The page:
Smith-Connally Act (War Labor Disputes Act) (1943)


Legislation that defined the relationship between labor unions and the federal government during World War II and would later influence anti-union forces.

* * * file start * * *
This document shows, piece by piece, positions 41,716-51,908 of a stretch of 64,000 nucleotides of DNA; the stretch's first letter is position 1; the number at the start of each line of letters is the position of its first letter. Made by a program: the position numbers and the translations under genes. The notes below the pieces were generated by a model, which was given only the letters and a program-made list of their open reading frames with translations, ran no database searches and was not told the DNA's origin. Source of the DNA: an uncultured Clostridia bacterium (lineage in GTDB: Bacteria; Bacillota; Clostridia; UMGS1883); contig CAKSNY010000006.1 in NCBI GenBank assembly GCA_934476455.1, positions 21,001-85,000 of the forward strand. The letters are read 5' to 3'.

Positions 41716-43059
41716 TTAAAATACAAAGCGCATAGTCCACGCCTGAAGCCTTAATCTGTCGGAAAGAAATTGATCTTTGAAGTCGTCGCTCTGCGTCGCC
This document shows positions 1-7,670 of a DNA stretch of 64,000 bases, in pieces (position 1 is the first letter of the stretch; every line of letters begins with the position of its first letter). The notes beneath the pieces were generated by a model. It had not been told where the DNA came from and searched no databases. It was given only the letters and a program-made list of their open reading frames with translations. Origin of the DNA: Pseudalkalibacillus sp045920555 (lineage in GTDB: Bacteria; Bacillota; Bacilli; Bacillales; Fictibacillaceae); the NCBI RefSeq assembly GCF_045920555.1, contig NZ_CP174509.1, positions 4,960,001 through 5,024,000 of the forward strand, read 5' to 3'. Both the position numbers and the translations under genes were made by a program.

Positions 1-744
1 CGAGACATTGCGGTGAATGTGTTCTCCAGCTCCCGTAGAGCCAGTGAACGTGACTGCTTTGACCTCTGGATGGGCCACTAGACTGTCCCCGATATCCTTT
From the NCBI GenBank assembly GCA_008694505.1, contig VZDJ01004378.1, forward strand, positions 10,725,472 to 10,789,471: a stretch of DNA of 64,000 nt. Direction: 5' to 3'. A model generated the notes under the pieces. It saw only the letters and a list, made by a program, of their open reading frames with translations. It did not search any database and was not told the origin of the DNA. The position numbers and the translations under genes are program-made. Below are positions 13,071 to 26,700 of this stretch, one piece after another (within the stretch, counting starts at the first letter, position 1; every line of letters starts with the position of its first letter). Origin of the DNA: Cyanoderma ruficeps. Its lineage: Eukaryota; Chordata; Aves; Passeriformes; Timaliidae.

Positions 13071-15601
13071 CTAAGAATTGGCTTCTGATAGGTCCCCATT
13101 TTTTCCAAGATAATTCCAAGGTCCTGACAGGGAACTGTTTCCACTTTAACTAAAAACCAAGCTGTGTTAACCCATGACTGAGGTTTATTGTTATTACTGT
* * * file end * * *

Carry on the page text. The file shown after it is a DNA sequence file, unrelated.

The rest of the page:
Congress passed the Smith-Conally Act over President Franklin Roosevelt’s veto on June 25, 1943, after John L. Lewis, union president, and his United Mine Workers defied the federal government by going on strike in May 1943. Also called the War Labor Disputes Act, the bill required unions to give formal notice of intention to strike, to observe a 30-day cooling-off period, and to secure majority support for the strike from the rank-and-file membership. It also gave the president the power to seize war plants and to impose penalties for illegal work stoppages. President Franklin D. Roosevelt used this act to federalize the railroads between December 27, 1943, and January 18, 1944, when the unions representing the Locomotive Firemen, Railway Conductors, and Switchmen refused to withdraw a strike order. The act expired in June 1947.

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